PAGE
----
If you are using vRealize Suite’s solutions like vRealize Operation, vRealize Automation, or vRealize Log Insight, then vRealize Suite Lifecycle Manager(vRSLCM) comes in handy into day to day operations. This product automates the deployment, configuration, and upgrade of the vRealize Suite. If you plan to deploy any of vRealize products or even automate the Day 2 operations like certificate replacement, then vRSLCM is a go-to tool for your use case. It is also worth mentioning that some products like vRelaize Automation(vRA) use this solution as a built-in tool for the deployment process. It is recommended to deploy vRSLCM first and then deploy and other vRealize Suite products due to ease of installation and configuration orchestration. But if you already deployed any of the suite’s products, you can also add them into vRealize Suite Lifecycle Manager.
In this blog post and following video tutorial, I show you how to deploy vRealize Suite Lifecycle Manager with Easy Installer and lay the foundation for the rest of vRealize Suite products deployment. The license for this product is included in any edition of the vRealize Suite licensing package.
Earlier this month, VMware released a new version of HCX, the powerful multi-cloud migration solution. With the help of HCX, you can easily migrate your virtual workloads between private clouds and, more importantly, to public cloud environments like Azure VMware Solution(AVS). Additionally, when HCX is being used in conjunction with public cloud SDDCs like AVS, cloud migrations would be as easy as running a vMotion internally inside your data center. Sounds great, isn’t it!
It is also important to note that many enterprises are using only site-to-site VPN as the connectivity method for on-prem to public cloud infrastructure. Because of this, formal support of HCX over VPN underlay has been asked by many organizations and customers.
As cloud network engineers, we should ensure that name resolution functions properly both in on-premises environments and public cloud infrastructure. As part of the AZ-700 Study Guide, this blog post will discuss the deployment of DNS service on Azure. It is vital to set up the DNS service because, like Microsoft Azure, we still need to resolve FQDNs to respective IP addresses on public cloud infrastructure. In addition, we might also need to utilize DNS to discover services. Microsoft Azure provides both public and private DNS zone for Internet and internal name resolution. There is also a built-in Azure-provides DNS that works by default on vNets, and if needed, there are custom DNS zones available to use.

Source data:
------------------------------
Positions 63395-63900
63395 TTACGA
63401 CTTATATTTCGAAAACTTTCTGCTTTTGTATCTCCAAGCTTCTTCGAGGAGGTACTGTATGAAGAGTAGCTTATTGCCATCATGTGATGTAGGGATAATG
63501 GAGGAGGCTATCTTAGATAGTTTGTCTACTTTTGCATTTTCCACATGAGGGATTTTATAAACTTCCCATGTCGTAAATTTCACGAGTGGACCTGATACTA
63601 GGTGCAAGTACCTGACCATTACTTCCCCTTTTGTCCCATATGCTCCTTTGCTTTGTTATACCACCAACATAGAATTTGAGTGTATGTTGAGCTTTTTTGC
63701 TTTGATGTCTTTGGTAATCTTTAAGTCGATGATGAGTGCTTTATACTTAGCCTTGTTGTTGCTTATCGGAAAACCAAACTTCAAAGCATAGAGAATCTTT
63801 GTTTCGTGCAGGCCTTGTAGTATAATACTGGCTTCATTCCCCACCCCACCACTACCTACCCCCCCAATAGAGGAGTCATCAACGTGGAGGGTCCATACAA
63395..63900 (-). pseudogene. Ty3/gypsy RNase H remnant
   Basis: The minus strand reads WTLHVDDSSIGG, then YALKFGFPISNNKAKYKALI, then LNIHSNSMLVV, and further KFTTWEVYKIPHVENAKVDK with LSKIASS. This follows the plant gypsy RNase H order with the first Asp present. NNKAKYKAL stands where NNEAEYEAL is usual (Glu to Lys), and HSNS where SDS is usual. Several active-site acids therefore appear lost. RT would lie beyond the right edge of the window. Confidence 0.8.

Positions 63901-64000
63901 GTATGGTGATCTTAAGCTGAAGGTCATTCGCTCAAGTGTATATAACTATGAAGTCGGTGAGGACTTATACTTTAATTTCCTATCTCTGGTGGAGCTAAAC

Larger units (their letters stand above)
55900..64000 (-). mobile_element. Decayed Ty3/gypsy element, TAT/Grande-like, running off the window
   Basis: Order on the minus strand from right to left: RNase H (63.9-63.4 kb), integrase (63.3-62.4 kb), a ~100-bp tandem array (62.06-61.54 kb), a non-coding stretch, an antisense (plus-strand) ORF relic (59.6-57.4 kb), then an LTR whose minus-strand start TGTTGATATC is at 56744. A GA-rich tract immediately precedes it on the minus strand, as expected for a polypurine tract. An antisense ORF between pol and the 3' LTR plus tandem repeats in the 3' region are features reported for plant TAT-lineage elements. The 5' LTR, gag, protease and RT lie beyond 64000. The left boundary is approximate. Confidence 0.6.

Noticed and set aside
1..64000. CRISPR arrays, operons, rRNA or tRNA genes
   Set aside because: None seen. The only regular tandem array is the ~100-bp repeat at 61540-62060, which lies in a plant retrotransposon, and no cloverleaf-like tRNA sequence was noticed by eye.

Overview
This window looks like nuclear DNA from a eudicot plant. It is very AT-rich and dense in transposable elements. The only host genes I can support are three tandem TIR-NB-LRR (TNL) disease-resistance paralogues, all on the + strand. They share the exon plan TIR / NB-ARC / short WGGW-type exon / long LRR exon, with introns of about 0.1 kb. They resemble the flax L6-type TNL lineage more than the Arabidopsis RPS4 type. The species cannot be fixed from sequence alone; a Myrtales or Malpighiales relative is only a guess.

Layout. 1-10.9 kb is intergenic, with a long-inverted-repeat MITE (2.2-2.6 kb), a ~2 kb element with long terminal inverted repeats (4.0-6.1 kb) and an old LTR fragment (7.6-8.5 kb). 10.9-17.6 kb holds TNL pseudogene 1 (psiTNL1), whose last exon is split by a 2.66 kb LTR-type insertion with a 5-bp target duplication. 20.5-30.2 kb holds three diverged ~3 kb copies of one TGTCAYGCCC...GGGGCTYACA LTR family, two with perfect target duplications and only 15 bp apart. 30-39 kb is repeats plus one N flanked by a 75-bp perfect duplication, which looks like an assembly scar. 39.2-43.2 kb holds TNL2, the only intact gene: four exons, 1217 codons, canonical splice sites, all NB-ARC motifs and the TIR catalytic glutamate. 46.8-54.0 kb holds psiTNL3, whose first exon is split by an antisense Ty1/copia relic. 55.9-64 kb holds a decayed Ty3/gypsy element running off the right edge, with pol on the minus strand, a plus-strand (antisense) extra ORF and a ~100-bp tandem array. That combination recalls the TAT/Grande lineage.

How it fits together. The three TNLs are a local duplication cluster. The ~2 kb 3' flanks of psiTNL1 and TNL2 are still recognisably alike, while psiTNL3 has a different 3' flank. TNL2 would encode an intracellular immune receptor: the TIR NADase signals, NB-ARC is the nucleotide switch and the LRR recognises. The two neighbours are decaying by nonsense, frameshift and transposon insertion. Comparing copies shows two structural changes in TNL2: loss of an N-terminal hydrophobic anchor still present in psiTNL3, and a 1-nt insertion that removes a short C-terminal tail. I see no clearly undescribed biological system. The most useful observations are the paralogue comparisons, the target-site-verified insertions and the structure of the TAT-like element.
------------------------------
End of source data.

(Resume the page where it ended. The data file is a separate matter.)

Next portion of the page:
The previous AZ-700 Study Guide blog posts covered Site-to-Site VPN, Point-to-Site VPN, and Azure ExpressRoute. In this post, we will explore private IP addressing in Azure Virtual Networks(vNets). The fundamental building block of private networking in Azure is based on vNets. This construct is a Layer 3 networking construct and has CIDR-block attached to it. This CIDR-block represents the private IP address space that network components can use on your Azure infrastructure. Proper design and implementation of this private IP addressing are crucial due to its effect on all other networking design decisions and deployment in Azure.
In two previous posts, we covered Azure Site-to-Site VPN and Point-to-Site VPN. The next objective of AZ-700’s Hybrid networking is designing and deploying Azure ExpressRoute. ExpressRoute is a method to extend your On-Premises network into the Microsoft cloud with the help of ExpressRoute service providers. If you need a private/high-speed connection to access Microsoft cloud services like Azure or Office 365, ExpressRoute is the right solution. This connectivity method doesn’t use the public Internet, and thus it provides higher security, more bandwidth, and higher reliability than Site-to-Site VPN. Many organizations want to avoid public Internet for cloud extension in terms of networking, and here is where ExpressROute could shine as the proper solution. The private connection is provided by specific connectivity partners, and based on your location; you have few options to choose from.